• The population of the city of Abidjan doubled during the conflict period whereas service provision stagnated or deteriorated. This has led to problems of solid waste and wastewater management within the city and in Ébrié Lagoon.
  • The already-polluted Ébrié lagoon has seen further degradation due to discharging of solid, liquid and industrial waste from Abidjan and from agricultural chemicals, including pesticides, carried to the lagoon by run off. In many areas of the lagoon, pollutants were higher than the standards for healthy water bodies, posing a direct threat to biological life and the aquatic ecosystem.
  • The international ports of Abidjan and San Pedro do not have facilities for the treatment of hazardous waste, yet procedures are not in place to prevent collection companies from accepting this waste in addition to non-hazardous solid waste from ships.
  • Insecurity has constrained investment in the industrial mining sector, while artisanal mining is flourishing. Whilst the individual environmental effect of artisanal mining sites is not significant, the report highlighted that human safety is of greater concern, due to high risk of mine shafts collapsing and the use of mercury for extracting gold.
  • A significant expansion in oil production in the Gulf of Guinea, including in Côte d'Ivoire waters, has notably increased the risk of an oil spill that could affect the country. At the same time the preparedness of the country to deal with a major oil spill has suffered through the conflict period. As the coastline is home to a significant proportion of Côte d'Ivoire's economy and population, updating the National Oil Spill Contingency Plan and Environmental Sensitivity Index map will be of paramount importance.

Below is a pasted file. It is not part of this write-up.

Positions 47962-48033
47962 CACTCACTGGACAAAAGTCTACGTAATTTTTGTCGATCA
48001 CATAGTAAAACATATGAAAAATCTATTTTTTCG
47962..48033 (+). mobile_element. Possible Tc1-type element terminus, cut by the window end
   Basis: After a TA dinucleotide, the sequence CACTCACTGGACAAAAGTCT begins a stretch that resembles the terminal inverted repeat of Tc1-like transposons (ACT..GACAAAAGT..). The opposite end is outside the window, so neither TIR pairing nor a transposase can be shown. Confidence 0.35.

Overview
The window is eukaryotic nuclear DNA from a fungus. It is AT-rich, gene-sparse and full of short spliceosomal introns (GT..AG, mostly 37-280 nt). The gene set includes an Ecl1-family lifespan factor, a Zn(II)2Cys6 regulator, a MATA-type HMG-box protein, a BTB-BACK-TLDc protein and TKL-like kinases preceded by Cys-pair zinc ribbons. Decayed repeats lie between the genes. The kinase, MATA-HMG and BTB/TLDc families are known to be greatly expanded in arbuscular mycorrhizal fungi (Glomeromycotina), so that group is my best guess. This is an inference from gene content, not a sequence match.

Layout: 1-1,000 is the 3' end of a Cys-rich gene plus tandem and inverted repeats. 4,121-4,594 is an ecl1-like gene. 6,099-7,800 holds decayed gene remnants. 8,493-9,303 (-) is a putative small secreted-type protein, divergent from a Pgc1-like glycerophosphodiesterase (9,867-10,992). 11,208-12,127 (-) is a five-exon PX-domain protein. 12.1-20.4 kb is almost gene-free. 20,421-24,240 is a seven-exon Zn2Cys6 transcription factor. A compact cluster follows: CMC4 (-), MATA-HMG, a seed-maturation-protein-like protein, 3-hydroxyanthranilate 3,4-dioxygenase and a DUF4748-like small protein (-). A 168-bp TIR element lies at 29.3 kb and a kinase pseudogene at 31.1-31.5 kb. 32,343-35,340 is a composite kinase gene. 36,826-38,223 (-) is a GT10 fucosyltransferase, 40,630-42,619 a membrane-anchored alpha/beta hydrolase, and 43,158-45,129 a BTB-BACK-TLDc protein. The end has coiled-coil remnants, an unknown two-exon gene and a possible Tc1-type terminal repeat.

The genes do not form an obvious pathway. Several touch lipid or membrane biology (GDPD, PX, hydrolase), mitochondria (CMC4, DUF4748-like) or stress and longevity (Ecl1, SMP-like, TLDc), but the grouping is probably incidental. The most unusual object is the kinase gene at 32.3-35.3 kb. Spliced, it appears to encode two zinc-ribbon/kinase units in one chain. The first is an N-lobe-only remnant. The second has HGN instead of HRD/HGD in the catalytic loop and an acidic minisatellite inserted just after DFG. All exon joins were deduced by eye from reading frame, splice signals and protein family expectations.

• Institutional and ministerial roles and responsibilities relating to the environment are sometimes overlapping. Coordination difficulties, therefore, add to environmental challenges already present.

Côte d'Ivoire's Minister of Environment, Urban Salubrity and Sustainable Development, Dr Rémi Allah-Kouadio, emphasised the value of the report: "the essence of the report lies in a series of realistic recommendations intended for Ivoiran policymakers and particularly the strong correlations between the measures to be taken to sustainably manage our environment and the opportunities available to us to transform our country into an emerging country by 2020, by taking the environment into account."

He reiterated the commitment of the Government of Côte d'Ivoire to implement the report's recommendations as part of the drive towards on-going socio-economic development. He also noted the quality of the relations between UNEP and Côte d'Ivoire in light of this assessment and the establishment of a new UNEP Sub-Regional Office for West Africa, based in Abidjan.

Notes to Editors

The Côte d'Ivoire Post-Conflict Environmental Assessment is available online at unep.org/cotedivoire. All online materials related to UNEP's work in Côte d'Ivoire are available in both French and English.

The full report includes details of the methodology used in the assessment, including how the UNEP team carried out their work, where samples were taken and the findings that they made.

The assessment was conducted at the request of the Government of Côte d'Ivoire. UNEP remains committed to supporting the Government of Côte d'Ivoire in moving ahead with the report's recommendations and assisting the country in charting a path towards sustainable economic growth.

For more information, please contact:

Shereen Zorba, Head, News and Media, UNEP on Tel. +254 788526000 or [email protected]

Sophie Brown, UNEP Communications Advisor, Post-Conflict and Disaster Management Branch on +41 22 917 88 39 or [email protected]